In a previous blog, I talked about the mounting concerns for patients who have been implanted with metal-on-metal hip prostheses during total hip replacement surgery. These devices have ball-and-socket joints made from metals including chromium and cobalt, and originally were thought to be more durable and lasting when first devised.
Now, serious problems associated with use of metal-on-metal hip replacements have led to a myriad of medical complications including tissue and bone damage, and in some cases, infection. All artificial joints shed tiny pieces of debris and researchers believe that particles released by all-metal hips cause the body’s protective tracking cells to convert the debris into metallic ions, which ultimately can cause a chain reaction and destroy tissue and muscle. These metal ions potentially can trigger a hypersensitivity reaction and cause problems around the hip and throughout the body.
However, metal-on-metal hip components may be just the tip of the iceberg. With full metal on metal hip implants, the metal ball and cup slide against each other during movement causing debris to be released into the body. However, metal also can be released from other parts of the implant where two implant components connect, such as between the taper which is the upper part of the stem and the metal ball.
Traditionally, the taper has been made from the same piece of metal as the rest of the stem (moneblock). Normally, the stem is coated with an oxide layer which helps protect the metal surface. The effects of crevices, stress and movement at these metal-on-metal taper connections can damage or fracture the oxide layer and lead to corrosion. Recently, a number of stems have been developed that also have a metal-on-metal connection between a separate or modular neckpiece and the stem. Because of the eccentric forces on this neck-stem connection, the development of corrosion is even more problematic.
When corrosion develops at this metal on metal junction, cobalt and to a lesser degree chromium are absorbed into the blood circulation. These levels can be measured with a blood test. Some people seem to tolerate abnormally high metal ion levels and others do not. Symptoms related to the elevation of these metal ions are extremely varied and along with the concerns of what is happening to the tissues around the hip vary from subtle to disabling or severe. Reported symptoms can affect all the major organs including cardiac (cardiomyopathy), hematologic (blood cell suppression), neurologic (depression, cognitive impairment, visual or auditory impairment), renal (kidney impairment) and endocrine (thyroid dysfunction with weight gain, neck discomfort and fatigue). I have seen several patients develop skin problems (dermatologic) including acne and rashes.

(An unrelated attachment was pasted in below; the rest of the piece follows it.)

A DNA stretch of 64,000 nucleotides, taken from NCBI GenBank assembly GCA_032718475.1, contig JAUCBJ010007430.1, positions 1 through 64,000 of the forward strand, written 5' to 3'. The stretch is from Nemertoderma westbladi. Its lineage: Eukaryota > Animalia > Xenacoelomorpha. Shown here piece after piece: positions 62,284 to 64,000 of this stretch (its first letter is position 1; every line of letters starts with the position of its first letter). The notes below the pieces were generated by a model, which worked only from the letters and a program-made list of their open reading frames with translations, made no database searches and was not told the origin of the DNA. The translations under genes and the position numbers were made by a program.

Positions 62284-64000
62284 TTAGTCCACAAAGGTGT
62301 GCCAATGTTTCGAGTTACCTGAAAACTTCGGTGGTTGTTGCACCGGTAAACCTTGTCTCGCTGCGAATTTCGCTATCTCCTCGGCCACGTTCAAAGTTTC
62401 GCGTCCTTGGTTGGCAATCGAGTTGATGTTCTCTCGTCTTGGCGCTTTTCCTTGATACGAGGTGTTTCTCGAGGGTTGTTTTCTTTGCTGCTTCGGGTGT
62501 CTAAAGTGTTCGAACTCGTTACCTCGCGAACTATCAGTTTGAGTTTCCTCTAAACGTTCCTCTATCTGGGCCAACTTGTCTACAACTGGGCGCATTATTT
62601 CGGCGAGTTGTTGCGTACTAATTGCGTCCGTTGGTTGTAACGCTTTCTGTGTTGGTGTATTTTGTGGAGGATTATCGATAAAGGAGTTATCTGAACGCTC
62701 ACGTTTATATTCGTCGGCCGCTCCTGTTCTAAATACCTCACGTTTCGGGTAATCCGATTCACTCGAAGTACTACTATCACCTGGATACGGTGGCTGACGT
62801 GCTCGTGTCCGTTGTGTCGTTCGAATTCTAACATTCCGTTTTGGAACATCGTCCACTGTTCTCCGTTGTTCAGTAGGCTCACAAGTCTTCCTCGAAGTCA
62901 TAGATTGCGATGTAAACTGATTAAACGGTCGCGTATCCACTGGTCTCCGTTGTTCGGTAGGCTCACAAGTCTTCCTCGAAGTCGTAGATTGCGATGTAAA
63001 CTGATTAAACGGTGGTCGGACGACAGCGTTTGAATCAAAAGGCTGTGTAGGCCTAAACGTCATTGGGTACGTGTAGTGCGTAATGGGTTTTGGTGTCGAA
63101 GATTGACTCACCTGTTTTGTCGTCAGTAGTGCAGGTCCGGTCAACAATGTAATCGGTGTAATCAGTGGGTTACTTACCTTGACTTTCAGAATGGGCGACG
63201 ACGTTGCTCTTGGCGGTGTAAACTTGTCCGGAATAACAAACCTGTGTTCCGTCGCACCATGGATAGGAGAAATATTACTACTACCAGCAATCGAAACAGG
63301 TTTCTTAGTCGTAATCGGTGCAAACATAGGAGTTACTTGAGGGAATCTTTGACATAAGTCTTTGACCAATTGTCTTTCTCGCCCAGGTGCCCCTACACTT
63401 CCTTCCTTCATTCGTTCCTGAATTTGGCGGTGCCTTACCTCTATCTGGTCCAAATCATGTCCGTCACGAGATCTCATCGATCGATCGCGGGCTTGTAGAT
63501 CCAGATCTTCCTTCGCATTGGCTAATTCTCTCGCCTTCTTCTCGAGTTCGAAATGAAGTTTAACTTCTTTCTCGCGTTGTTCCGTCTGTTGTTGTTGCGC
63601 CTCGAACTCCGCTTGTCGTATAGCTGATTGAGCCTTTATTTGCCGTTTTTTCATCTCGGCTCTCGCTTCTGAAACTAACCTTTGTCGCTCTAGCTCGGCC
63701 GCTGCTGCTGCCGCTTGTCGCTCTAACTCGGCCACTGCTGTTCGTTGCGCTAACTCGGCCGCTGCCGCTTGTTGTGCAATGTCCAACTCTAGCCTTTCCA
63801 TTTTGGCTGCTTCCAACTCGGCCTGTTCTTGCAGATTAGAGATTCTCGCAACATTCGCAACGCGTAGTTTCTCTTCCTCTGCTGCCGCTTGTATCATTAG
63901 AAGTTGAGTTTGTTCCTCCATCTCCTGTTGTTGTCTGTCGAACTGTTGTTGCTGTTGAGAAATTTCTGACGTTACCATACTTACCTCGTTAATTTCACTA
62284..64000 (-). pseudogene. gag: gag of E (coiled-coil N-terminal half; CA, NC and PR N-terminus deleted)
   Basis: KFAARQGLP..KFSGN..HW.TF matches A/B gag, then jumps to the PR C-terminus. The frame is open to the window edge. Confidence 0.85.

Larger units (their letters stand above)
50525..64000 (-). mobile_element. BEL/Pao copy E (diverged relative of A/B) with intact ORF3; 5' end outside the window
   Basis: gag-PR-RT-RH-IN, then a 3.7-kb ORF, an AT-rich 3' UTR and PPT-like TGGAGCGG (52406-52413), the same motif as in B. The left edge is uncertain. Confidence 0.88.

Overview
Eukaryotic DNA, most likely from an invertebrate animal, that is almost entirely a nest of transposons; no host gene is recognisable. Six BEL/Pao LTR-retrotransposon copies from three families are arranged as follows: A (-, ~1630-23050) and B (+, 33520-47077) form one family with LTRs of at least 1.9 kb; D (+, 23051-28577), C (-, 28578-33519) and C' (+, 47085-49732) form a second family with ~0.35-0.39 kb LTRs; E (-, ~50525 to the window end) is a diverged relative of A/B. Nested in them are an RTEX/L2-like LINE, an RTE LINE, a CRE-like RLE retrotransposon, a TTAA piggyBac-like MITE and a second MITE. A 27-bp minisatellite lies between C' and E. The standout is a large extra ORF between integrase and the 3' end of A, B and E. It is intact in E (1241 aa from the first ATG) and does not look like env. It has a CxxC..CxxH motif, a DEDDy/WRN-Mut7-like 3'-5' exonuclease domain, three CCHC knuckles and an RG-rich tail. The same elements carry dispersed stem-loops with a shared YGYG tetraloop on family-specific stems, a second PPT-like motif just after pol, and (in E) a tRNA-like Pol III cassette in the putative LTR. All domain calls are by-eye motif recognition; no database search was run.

Generally, the level of metal ions in the body is extremely low. Unfortunately, we do not yet know what level is too high so that it becomes dangerous for patients. We also do not yet fully understand all of the short- and long-term consequences of having these elevated metal levels. We do know that some people are very sensitive while others don’t seem to be.
Because of each person’s unique genetics, individuals react differently to metal corrosion and ions, making it impossible to predict. I use an analysis with my patients that most can relate to: some people can wear costume jewelry and others cannot because it will turn their skin dark. We only learn who is sensitive and who is not after they wear it. Similarly, some don’t seem to react to the corrosion byproducts while others develop hypersensitivity much like an allergy. There is a great concern if a patient develops a local reaction round the prosthesis, called an “abnormal local tissue response” or ALTR because it leads to tissue destruction. These reactions range from mild to extremely severe and can result in large abnormal fluid collections and/or solid masses pushing and eroding into tissues. We call these masses or fluid collections pseudo tumors or false tumors because of the way they can extend out in all quadrants from the joint and destroy tissue, bone and potentially nerves.
Traditionally, MRI scans have not allowed us to visualize tissues if there is a metal prosthesis or hardware. Recently, new software called MARS or Metal Artifact Reducing Sequence has greatly improved our ability to visualize the tissues around the prosthesis and assess if a patient is having an ALTR.
We encourage even asymptomatic patients who have had an all-metal hip replacement, or were implanted with components with metal-on-metal junctions (particularly with modular neck-stem junctions), to be evaluated with blood studies and a MARS MRI. I repeatedly have seen people who are 100 percent asymptomatic and functioning at an extremely high level still develop problems. It is best to treat any potential problem sooner rather than later. Also, by having these tests done, it provides a baseline and comparison for the future. Hopefully, it also will provide peace of mind if tests results are favorable.
At the Leone Center we are prepared to treat people suffering from problems associated with metal-on-metal components and provide solutions with safer, more durable outcomes.
In my next blog I will discuss how to know when you need a revision and how to find the right surgeon for you.